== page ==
A single phone call in 2000 changed everything for Craig Robinson.
It came from newly hired Northwestern men's basketball coach Bill Carmody and eventually led to Robinson, a Mt. Carmel graduate, joining the Wildcats' staff as an assistant.
"It was very challenging from a salary standpoint," said Robinson, now in his second year as the head coach at Brown University. "But I thought to myself, 'I grew up on the South Side of Chicago and I would still have more than I had then.' It took me full circle, though, and immersed me in something I love."
Robinson's connection to Carmody dated to when Robinson was a star for Princeton in the early 1980s and Carmody was on Pete Carrill's staff. Robinson had dabbled in coaching even while working in the Chicago financial community, with short stints as an assistant at the Illinois Institute of Technology and as the head coach at University High in 1999-2000.
Though Robinson was a coaching novice, breaking into the college ranks in Evanston proved a good fit. He soon found many similarities between Northwestern's culture and the one he encountered Princeton two decades earlier.
Although he developed into one of the best players in Princeton history (he is still the program's No. 4 all-time scorer), the difficult transition that he underwent was still fresh in his memory.
"Like all high school players, I thought I was a really good player," remembered Robinson. "I thought the main part of the game was scoring, but playing for Coach Carrill was an awakening for me. Once I got to Princeton, I recognized that it was a process. I learned how to play basketball in a different way."
Once acclimated, he thrived under Carrill's team-first system. He was the first two-time Ivy League Player of the Year, sharing the award as a junior and winning it by himself the following season. He helped lead the Tigers to NCAA Tournament appearances as a sophomore in 1981 and two years later, when Princeton upset Oklahoma State in the tourney's first round.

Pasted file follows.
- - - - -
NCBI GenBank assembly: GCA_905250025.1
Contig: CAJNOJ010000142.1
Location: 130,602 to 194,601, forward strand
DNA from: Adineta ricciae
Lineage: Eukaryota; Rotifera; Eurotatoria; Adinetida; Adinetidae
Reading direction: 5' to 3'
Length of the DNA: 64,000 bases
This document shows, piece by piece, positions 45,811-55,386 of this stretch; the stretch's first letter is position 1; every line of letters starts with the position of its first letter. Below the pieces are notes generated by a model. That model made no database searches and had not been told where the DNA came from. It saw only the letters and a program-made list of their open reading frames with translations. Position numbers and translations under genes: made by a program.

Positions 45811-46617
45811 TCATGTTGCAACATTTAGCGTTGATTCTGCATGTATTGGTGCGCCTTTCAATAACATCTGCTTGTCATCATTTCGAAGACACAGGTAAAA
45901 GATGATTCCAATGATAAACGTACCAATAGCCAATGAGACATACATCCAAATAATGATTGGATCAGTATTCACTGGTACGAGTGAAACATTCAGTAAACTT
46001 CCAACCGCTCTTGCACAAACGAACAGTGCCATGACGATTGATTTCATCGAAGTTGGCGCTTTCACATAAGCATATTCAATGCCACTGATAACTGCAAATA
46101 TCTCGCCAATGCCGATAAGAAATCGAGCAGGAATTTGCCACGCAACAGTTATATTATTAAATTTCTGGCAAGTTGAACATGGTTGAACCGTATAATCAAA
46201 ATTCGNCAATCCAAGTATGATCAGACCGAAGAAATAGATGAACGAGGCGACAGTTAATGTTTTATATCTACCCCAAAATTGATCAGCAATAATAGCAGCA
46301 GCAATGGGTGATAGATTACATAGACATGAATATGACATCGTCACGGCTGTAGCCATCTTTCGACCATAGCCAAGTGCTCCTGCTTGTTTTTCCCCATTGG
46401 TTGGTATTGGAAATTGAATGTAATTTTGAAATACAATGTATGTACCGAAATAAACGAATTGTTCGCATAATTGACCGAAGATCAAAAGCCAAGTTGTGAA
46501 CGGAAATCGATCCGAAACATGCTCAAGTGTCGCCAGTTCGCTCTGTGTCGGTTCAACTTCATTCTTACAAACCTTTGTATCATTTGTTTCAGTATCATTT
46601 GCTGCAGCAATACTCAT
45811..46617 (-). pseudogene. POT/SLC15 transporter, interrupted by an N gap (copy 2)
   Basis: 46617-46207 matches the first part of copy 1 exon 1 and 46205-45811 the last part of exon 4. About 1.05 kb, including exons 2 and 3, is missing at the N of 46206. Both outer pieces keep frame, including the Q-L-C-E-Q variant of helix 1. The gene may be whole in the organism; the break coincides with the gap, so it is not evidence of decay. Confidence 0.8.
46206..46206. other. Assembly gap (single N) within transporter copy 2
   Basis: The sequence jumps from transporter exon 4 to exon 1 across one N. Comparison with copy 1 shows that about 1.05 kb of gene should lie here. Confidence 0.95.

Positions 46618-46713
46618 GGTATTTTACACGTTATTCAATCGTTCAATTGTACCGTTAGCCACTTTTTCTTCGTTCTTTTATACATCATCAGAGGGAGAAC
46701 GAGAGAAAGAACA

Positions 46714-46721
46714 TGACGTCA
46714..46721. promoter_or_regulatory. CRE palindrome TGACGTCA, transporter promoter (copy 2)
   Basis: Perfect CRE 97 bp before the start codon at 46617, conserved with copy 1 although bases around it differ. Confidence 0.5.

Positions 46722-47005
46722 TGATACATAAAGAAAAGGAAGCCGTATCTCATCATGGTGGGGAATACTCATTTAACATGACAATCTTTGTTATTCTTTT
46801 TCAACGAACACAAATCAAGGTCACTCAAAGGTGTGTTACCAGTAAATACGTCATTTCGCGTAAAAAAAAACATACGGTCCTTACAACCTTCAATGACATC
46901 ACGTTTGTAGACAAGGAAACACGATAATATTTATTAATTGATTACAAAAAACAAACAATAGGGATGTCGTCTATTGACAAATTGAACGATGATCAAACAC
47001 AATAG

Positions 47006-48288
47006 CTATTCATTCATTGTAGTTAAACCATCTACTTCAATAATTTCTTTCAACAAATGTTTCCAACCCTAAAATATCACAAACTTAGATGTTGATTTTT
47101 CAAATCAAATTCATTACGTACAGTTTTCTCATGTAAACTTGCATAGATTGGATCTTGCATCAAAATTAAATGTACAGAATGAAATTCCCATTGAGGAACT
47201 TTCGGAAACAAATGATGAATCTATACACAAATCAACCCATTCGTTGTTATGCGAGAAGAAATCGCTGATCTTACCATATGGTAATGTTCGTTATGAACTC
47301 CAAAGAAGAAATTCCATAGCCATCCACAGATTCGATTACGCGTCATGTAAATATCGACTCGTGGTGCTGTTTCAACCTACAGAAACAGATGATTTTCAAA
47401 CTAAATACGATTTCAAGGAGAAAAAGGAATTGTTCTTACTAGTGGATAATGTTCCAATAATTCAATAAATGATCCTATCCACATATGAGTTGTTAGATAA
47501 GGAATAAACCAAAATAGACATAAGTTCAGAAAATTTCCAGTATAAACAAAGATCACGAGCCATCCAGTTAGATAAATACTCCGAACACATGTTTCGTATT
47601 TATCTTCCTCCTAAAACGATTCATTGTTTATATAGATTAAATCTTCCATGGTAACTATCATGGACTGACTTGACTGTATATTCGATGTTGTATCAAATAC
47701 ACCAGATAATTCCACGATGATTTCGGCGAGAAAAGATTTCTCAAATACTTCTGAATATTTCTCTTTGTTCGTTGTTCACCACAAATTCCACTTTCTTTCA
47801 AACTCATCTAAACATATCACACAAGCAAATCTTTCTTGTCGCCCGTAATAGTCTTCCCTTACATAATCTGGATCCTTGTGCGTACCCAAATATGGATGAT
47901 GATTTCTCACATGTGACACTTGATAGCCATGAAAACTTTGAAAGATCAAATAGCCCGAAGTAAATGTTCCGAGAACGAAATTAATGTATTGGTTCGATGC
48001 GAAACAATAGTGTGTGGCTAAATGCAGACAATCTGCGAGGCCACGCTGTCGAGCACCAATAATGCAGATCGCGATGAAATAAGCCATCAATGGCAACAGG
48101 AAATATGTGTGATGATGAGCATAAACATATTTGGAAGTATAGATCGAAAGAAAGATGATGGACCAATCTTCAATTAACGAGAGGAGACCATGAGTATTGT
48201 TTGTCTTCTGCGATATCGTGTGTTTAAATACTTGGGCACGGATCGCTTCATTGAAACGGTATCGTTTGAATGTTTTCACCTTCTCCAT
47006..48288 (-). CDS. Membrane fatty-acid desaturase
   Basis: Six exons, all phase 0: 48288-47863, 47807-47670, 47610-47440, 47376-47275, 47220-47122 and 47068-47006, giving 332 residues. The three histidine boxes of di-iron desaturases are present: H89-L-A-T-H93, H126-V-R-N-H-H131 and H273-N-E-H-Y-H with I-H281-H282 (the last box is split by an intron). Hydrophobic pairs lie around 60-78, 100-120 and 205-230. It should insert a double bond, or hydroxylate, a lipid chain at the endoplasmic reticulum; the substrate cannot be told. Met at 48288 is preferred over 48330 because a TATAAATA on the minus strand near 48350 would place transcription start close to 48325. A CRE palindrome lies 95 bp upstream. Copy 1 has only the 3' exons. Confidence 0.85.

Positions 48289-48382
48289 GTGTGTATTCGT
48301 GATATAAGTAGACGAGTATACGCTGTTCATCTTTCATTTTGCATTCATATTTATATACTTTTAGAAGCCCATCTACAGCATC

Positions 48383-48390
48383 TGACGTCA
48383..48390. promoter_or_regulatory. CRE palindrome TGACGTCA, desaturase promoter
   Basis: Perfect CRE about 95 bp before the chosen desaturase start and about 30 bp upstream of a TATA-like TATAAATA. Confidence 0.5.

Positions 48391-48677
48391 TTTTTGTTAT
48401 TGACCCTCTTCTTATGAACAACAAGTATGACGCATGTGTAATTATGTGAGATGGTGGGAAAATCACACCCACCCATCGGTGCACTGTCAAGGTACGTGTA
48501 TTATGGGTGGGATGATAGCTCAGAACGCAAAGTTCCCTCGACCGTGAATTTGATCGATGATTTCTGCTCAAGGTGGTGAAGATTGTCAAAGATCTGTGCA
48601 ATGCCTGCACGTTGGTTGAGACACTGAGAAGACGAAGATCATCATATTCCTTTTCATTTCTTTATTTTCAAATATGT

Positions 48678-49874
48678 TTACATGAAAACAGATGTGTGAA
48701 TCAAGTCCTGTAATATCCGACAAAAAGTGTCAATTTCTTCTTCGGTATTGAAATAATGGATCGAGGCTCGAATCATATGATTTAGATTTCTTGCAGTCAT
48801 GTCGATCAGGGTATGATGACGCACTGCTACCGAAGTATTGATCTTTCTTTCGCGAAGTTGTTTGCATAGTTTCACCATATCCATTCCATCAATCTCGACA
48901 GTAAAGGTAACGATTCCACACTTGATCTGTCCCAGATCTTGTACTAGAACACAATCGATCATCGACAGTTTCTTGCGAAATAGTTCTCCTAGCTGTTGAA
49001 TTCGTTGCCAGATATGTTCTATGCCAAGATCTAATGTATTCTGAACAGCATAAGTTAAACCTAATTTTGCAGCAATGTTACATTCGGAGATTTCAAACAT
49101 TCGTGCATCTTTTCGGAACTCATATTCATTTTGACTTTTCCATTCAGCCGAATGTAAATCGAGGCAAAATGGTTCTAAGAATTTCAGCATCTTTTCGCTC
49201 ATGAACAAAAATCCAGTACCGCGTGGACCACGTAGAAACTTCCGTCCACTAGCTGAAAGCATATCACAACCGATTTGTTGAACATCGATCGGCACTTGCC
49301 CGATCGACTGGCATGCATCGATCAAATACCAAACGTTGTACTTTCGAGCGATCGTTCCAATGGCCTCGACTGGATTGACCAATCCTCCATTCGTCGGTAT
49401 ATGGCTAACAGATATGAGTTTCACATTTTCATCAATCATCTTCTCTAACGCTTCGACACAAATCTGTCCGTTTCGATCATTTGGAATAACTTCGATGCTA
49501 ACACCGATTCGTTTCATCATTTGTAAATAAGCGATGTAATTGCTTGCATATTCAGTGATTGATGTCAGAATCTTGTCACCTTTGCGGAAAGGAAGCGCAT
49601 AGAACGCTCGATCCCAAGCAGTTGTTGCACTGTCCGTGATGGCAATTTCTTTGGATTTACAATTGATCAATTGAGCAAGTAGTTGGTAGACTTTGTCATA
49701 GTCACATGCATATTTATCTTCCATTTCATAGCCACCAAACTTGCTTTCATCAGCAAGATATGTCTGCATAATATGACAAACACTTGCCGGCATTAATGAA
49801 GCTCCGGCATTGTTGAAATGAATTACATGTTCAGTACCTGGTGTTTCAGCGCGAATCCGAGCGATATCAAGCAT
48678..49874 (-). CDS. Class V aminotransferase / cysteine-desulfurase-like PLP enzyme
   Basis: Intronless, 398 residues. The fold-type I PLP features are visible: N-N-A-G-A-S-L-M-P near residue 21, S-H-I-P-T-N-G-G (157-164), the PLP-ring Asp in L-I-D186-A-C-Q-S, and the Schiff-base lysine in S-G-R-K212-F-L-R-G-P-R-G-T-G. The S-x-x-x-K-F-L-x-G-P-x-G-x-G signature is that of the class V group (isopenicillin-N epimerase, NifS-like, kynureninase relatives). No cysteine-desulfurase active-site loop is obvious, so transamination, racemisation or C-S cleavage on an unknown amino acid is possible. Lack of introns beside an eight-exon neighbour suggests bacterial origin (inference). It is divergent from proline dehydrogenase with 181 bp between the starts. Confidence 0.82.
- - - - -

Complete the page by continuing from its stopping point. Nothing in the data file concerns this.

Robinson was also transformed off the court during his time at Princeton.
"Growing up on the South Side of Chicago, I wasn't prepared for Princeton, both socially and academically," he said. "It opened my eyes to a different world."
He expanded his horizons further after graduation. Robinson was a fourth-round pick of the Philadelphia 76ers but didn't stick on the roster after training camp. But he wasn't ready to hang up the sneakers, so he played for two seasons in Manchester, England. The salaries overseas weren't as high as they are now, so Robinson decided to put his Ivy League degree to use.
He landed a position in the Loop at Dean Witter Reynolds and had subsequent tenures as a Vice President at Continental Bank from 1990-92, Vice President for Morgan Stanley Dean Witter from 1992-99, and as Managing Director for Loop Capital Markets, where he worked when Carmody came calling.
"Investment banking is a great career," said Robinson, who also earned an MBA from the University of Chicago in 1992. "It's challenging, lucrative, competitive -- it's a good fix for an ex-athlete. But the whole time, I was thinking that 'This isn't something I'm passionate about.' "
The passion Robinson has for basketball has already served the Brown program well.
His first Bears team was picked to land at the bottom of the Ivy League but came in fifth, with a 6-8 league record and an 11-18 finish overall. The season included a win over Big East member Providence and Brown was competitive with perennial Big Ten power Michigan State, holding the Spartans to 45 points. Robinson was named Ivy League Coach of the Year.
The turnaround has continued this season. The Bears enter the final week of regular season play in second place in the Ivy League (17-9, 9-3 in conference) after a 64-57 win over Princeton last Friday and a 75-43 rout of Penn Saturday.
The Ivy League is the only conference in the country without a post-season tournament, so undefeated Cornell clinched the league's lone NCAA Tournament bid over the weekend. But with one victory in this weekend's final two games, Brown would set the school record for wins in a season.
Although the school is in Providence, R.I., it's no coincidence that there's a Windy City flavor to Brown's roster. Four freshman hail from Chicagoland -- guards Sean Kane (Carmel) and Garrett Leffelman (St. Joseph) and forwards Jelani Floyd and Peter Sullivan (Loyola). Sullivan broke into the starting lineup in the middle of the year and has been named Ivy League Rookie of the Week three times.
Keeping up with ... Mt. Carmel's Craig Robinson
ChicagoSports.com follows local high school athletes who have kept up their game after graduation
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